On ‘shadow IT,’ organizations largely still in the dark

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A new survey from the Cloud Security Alliance found that IT practitioners are increasingly unaware of unapproved cloud applications being used in their office, a practice otherwise known as “shadow IT.”

A survey of more than 200 IT professionals from around the world found that 72 percent admitted they have no idea of the scope of shadow IT usage within their organizations. This comes even as the survey found that interest in cloud adoption is growing outside of IT departments: 61 percent of respondents said executives are now involved in such decisions.

Jim Reavis, CEO of the Cloud Security Alliance, said the survey backs up trends he has been hearing about anecdotally over the past 18 months.

“There’s pretty aggressive cloud adoption that we picked up on,” Reavis told FedScoop. “The issue that we find is that a great deal of it is being done in a distributed, grassroots way where business units and even individuals are procuring cloud services on behalf of the business and outside of the IT security organization. That’s a significant issue to deal with.”

Even as respondents say their organizations are either moving “full steam ahead” (33 percent) or “with caution” (41 percent) toward cloud adoption, the survey uncovers some friction in how fast IT offices want to move in relation to the rest of the company. More than half (51 percent) of the respondents said they’ve been pressured to approve an application or device that did not meet security standards.

One of the biggest applications causing friction is Dropbox, which was by far the most likely cloud service to be blocked by IT offices. Conversely, file sharing and collaboration tools like Dropbox, Box, Google Docs and Microsoft Office 365 are by far the most requested cloud services.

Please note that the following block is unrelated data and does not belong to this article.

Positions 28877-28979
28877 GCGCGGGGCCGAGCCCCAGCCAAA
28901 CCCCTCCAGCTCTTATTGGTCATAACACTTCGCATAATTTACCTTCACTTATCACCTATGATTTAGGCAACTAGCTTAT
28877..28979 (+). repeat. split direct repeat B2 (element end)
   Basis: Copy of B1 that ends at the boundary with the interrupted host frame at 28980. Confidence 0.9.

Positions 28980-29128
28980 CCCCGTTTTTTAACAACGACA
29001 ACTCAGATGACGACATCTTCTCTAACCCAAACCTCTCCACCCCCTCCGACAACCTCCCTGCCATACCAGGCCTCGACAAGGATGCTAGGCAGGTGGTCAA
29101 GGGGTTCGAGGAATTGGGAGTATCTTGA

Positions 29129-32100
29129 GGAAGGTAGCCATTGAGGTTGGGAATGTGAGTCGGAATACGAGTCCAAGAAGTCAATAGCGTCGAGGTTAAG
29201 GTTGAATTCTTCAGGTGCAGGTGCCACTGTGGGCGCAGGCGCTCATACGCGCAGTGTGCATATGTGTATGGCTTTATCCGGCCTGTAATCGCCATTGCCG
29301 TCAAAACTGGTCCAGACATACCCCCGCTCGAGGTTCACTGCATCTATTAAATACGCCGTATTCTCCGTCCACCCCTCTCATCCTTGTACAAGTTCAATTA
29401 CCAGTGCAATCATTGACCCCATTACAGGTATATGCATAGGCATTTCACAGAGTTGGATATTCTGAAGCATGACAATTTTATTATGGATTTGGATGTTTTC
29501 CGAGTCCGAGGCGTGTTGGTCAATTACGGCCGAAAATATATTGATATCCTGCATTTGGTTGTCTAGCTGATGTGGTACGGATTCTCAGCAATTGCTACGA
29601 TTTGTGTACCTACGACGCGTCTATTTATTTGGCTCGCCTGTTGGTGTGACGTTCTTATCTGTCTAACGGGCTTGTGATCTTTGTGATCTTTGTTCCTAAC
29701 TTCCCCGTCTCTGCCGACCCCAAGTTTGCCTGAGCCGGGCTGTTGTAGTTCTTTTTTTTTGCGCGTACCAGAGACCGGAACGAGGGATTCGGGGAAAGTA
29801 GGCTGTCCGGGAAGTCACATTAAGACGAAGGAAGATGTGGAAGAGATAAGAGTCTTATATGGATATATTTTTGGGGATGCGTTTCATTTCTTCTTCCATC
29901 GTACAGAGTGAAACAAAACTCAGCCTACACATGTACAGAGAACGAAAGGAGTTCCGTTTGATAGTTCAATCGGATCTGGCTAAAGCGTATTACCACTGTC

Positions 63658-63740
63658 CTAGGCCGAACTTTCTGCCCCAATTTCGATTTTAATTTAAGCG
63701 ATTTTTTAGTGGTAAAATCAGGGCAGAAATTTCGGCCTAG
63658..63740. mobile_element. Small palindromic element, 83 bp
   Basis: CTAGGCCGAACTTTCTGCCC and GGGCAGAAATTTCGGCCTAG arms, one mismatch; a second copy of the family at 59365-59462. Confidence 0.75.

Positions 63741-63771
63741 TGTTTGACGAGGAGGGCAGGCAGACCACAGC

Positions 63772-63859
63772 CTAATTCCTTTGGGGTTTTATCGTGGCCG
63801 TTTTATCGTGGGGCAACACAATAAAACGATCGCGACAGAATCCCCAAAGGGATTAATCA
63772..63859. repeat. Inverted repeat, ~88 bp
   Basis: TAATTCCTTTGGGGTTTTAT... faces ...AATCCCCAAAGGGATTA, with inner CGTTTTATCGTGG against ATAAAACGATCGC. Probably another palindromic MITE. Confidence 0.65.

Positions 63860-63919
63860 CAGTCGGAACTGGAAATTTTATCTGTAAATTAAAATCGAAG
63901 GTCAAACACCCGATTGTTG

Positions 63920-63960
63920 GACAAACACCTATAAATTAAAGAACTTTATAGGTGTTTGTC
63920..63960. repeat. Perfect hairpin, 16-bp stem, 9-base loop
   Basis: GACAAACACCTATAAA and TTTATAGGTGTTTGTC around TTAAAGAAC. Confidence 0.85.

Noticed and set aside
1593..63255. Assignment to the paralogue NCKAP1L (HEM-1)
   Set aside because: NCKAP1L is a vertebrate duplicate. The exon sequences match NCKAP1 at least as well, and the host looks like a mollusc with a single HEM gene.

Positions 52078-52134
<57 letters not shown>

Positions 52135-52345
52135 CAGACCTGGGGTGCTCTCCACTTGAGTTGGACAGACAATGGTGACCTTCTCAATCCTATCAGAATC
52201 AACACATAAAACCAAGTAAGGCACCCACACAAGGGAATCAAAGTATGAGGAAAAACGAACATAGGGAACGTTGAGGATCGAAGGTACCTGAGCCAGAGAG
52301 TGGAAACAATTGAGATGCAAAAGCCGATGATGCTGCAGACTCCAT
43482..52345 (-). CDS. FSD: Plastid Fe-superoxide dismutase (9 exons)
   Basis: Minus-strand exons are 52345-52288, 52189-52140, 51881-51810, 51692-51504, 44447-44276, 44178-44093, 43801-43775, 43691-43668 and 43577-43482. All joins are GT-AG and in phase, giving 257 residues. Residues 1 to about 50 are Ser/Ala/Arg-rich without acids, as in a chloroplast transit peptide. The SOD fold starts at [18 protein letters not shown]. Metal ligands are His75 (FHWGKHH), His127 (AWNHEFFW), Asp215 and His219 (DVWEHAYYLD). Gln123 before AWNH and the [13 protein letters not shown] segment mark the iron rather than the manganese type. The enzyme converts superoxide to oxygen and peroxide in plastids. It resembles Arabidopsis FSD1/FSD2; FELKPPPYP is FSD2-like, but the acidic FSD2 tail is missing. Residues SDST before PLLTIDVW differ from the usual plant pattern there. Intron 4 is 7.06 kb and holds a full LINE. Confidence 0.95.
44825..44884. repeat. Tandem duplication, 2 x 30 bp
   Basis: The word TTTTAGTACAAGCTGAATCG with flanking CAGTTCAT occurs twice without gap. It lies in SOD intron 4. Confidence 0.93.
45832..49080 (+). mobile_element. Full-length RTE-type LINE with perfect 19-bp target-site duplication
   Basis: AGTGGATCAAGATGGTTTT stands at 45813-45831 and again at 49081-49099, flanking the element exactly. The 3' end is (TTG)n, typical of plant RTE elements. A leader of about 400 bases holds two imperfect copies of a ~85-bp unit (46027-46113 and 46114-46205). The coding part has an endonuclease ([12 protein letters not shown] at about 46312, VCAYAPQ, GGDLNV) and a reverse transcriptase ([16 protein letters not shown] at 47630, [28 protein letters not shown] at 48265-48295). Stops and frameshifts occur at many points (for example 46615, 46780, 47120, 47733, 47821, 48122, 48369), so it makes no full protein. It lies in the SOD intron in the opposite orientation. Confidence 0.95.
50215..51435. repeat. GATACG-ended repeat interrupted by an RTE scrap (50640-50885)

The survey’s authors use this discrepancy to highlight how blocking popular services leads to increased shadow IT use within an organization, ultimately putting corporate or personal data at risk.

“Since IT is more likely to block well-known cloud services that tend to have more mature security controls, employees can be forced to find lesser-known but potentially even riskier services to use in their place,” the report states.

Moving a step further, what those employees are then doing with those riskier services is what worries IT professionals about shadow IT: Nearly half (49 percent) of respondents said their primary concern regarding shadow IT is the security of corporate data in the cloud.

Reavis said IT professionals should take a nuanced approach when blocking cloud services.

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A graphic showing how many survey respondents have a cloud governance plan in place. (Cloud Survey Alliance)

“Blocking needs to be done on a very selective basis,” Reavis said. “There are services that are primarily used for good. Without a policy around it and without the proper controls there can be issues. The solution is really for IT to learn from the organization and the business units that are procuring these services, because it represents a gap in what IT is providing them.”

Part of what’s driving this worry may lie in organizations’ lack of an acceptable cloud usage policy. Seventy-seven percent of respondents say they either don’t have a policy on acceptable cloud usage or the policy currently in place isn’t enforced.

Despite the federal government’s plethora of regulations for cloud, it still isn’t immune to shadow IT, Reavis said.

“The megatrend of tech consumerization that put high-powered devices into an employer’s hands, that let them procure their own service, it happens,” Reavis said. “Even in the defense sector, it happens. There needs to be that approach that you need to really take the effort to look at what’s leading your network and look at that egress point and see what can be done.”

The survey concludes that as small and large enterprises continue to take advantage of the cloud, there needs to be more collaboration on how companies can use emerging applications without sacrificing security.

“Given both the promise and peril of the cloud, organizations will likely continue investing in the processes and procedures to govern cloud adoption, including security projects that protect data stored in the cloud,” the report states.

“The past few years have marked a paradigm shift in IT’s role, from provider to enabler,” said Rajiv Gupta, CEO of Skyhigh Networks, which sponsored the survey. “This survey, the largest of its kind, illustrates that companies are aware of the consumerization of IT but have room to more proactively address the security concerns of cloud adoption.”

Download the full report on the Cloud Security Alliance website.

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Cloud Computing & Networking, Cloud Security Alliance, Tech
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